“People who are losing their homes, and they can’t take their pets, they lost their jobs, they lost their homes, they can’t afford their cats, so they surrender them. And that’s, that’s a real, that’s been hard,” says McGee.
Looking on the Bright Side
When asked about the overall direction the pandemic has taken Cat’s Cradle, McGee’s face lights up with a smile. “It changed for the better,” she says, laughing lightly. “It really did. Not because of COVID, but because we don’t hold the adoption events anymore. We will eventually, but I don’t think we’ll go back to doing them every single saturday like we were doing.”
Cat’s Cradle, and many other shelters, have transitioned away from in person adoptions by necessity. Moving online seems to have been a boon, as far as streamlining the process of matching pets and the people who want to adopt them. “Doing that from home is more one on one, is more personal, than having them just bum rush you at the pet store… we get to know them a lot better,” says McGee.
Fikhman echoes the sentiment. The Oregon Humane Society is currently running their application process online, with appointments over the phone to make sure the client and pet are a good match. Assuming all goes well, an in-person pickup is then scheduled for the next day.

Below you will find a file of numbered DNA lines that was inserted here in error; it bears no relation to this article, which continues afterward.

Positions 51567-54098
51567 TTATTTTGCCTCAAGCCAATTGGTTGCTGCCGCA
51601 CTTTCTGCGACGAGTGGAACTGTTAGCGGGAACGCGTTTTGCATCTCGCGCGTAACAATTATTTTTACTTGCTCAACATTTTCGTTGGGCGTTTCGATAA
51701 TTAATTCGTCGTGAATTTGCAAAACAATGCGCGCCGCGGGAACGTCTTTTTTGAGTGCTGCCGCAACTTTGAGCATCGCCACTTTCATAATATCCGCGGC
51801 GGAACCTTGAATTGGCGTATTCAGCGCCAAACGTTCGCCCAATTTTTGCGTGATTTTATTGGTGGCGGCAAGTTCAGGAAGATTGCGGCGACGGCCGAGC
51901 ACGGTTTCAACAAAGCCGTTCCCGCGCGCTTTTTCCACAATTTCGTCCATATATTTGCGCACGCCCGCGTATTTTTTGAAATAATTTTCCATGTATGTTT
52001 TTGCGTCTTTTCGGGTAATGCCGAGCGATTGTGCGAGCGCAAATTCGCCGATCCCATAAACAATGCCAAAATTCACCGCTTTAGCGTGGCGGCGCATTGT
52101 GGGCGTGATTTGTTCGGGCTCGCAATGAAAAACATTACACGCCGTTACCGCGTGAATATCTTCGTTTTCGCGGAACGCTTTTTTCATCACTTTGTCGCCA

“Because we’re doing adoptions by appointment, we’re doing matchmaking over the phone, 90+ percent of people that come in to meet a pet actually end up leaving with that pet, because we’re making better matches” says Fikhman.
Things are easier on the client’s too, with online appointments making the actual process of arriving at the shelter a much more pleasant experience. “We would see up to 1,000 people walk through our doors on a Saturday, and if we had puppies wait times would be three plus hours that you’re waiting to see if you were one of the lucky few that’s one of the first in line,” Fikhman says. “People had to get here at 6:00am and wait outside for four hour before we opened. So now people can actually schedule and be more prepared for what it is that they’re thinking they want to take on”